Smoke is clearing up after the battlefield. The defeat in May of Marine Le Pen in the French presidential elections and the failure of Geert Wilders’ PVV (Freedom Party) to become the biggest party in the Netherlands left the world relieved and aware at the same time.
Anti-Muslim politicians may not have taken over yet, but they are a force to reckon with and so are their followers. There are mechanisms at work that cannot be ignored anymore and are too complex to reduce to mere racism and xenophobia. What’s going on with anti-Muslim sentiment on the Continent?
Tsunami of Islamization
To understand the sentiment of people who vote Wilders, Le Pen or the German far-right party Alternative für Deutschland (AFD), we must first understand that they arise from the human condition. Humans are complex systems but equipped with the same hardware setup — we all work in similar ways. The differences between groups, however, is the software installed. We could say that Christians are iOs and Muslims are Android, and that a shepherd roaming the mountains of Romania uses different apps than a businessman on Wall Street. This makes neither better than the other. Like any system, or network of systems, we protect ourselves against other systems. We perceive the outside world as a threat that continually tries to take us over. We install another software package — like the Patriot Act — to scan our system for viruses (terrorists) and quarantine them. We get highly suspicious. In the end, after numerous intruders, virus infections and attacks, we do not feel safe within our system anymore.
But feelings do not always represent reality. Emotions often times distort the facts, which show that the situation is not as bad as it seems or is slightly different than what people think. Professor Thijl Sunier (Vrije Universiteit Amsterdam) showed me that there are only 3% of Muslims in the European Union, whereas Wilders has been talking about a “tsunami of Islamization” for years now. The dominant image of Islam in Europe and the Netherlands is that the “Islamic presence is new and unprecedented,” Sunier observes. However, the history of Islam in Europe is much more prominent than we realize.
Islam’s roots in Europe
The Ottoman Empire can be seen as one of the great European empires that had very strong trading relations with the Dutch, Sunier says. The dominant view of Islam seems even stranger when we realize that during the colonial period, the Dutch ruled over one of the largest Muslim populations in the world.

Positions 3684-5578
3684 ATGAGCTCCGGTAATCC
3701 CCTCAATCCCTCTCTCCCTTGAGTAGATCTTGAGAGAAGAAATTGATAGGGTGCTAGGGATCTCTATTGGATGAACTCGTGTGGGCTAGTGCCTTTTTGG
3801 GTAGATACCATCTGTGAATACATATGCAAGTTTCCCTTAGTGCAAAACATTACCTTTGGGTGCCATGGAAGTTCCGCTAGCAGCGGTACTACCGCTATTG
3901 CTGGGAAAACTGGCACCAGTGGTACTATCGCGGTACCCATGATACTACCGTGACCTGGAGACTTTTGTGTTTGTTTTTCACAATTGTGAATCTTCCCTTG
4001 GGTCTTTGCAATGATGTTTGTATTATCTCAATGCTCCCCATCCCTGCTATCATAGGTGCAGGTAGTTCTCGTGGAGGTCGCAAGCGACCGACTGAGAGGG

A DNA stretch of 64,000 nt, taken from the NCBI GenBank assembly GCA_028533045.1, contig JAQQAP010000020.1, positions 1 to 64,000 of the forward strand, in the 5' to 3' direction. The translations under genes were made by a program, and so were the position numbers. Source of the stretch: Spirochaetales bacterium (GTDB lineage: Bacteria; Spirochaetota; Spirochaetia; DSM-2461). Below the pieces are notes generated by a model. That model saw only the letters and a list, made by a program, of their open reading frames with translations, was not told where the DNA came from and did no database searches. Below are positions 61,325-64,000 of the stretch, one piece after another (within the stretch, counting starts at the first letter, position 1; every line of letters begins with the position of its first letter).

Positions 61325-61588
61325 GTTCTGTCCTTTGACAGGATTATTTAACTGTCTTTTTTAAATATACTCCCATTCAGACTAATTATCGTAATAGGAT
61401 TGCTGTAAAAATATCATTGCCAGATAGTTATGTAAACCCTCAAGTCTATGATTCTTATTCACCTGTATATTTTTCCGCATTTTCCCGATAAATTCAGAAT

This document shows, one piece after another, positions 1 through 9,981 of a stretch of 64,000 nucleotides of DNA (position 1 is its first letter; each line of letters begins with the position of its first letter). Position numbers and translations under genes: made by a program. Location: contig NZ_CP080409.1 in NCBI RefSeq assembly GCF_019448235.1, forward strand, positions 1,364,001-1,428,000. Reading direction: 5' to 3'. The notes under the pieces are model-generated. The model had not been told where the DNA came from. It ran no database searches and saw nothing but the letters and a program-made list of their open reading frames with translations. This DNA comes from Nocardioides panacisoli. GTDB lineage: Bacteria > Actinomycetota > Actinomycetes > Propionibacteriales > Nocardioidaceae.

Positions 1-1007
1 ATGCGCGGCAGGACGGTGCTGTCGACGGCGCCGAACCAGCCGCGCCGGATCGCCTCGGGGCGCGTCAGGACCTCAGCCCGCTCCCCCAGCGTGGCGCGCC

Sunier emphasizes that we refuse to see our historical ties with Islam and that the presence of this religion in Europe is not new at all: “Denying this, is a falsification of history,” he says. Furthermore, he argues that when it comes to the debate about Islam in Europe, “The indigenous Muslim populations in the Southeast of the continent (Bosnia, Albania, Macedonia) and in Eastern Europe are hardly mentioned.”
Migrant workers from countries like Turkey and Morocco are the reason that the dominant view of Islam was formed. Basically, these are the first significant Muslim groups on indigenous Dutch soil. They have built mosques, opened their own shops and supermarkets, attended schools and universities, appeared in the media, government and, of course, the workforce. By their arrival, the country changed visibly. Many local Dutch don’t react very well to these changes, so thoughts of nostalgia arise: In the past, everything was better. The population was more homogeneous and the world was less globalized, which makes the living environment easier to comprehend. The arrival of terrorism perpetrated by some Muslims made many Dutch people suspicious about their fellow Muslim citizens. Are all Muslims religious fanatics? Are they here to take us over? Are these people our enemies? When questions like these arise, power can be gained from turning these questions into facts, magnifying them and offering a cure. Politicians like Wilders and Le Pen use this strategy.
The European stronghold
The Second World War and the Holocaust are prime examples that Europe is susceptible to xenophobic tendencies. The harassment of Jews and Muslims is much higher in European countries than in other nations, according to research by the Pew Research Center. Europe is the cradle of civilizations that have conquered and colonized major parts of the world, including Muslim territories like Iraq and Indonesia, and have waged wars for land and resources. But these events were all outside Europe. Those who remained on European soil were barely exposed to exotic cultures until the 20th century.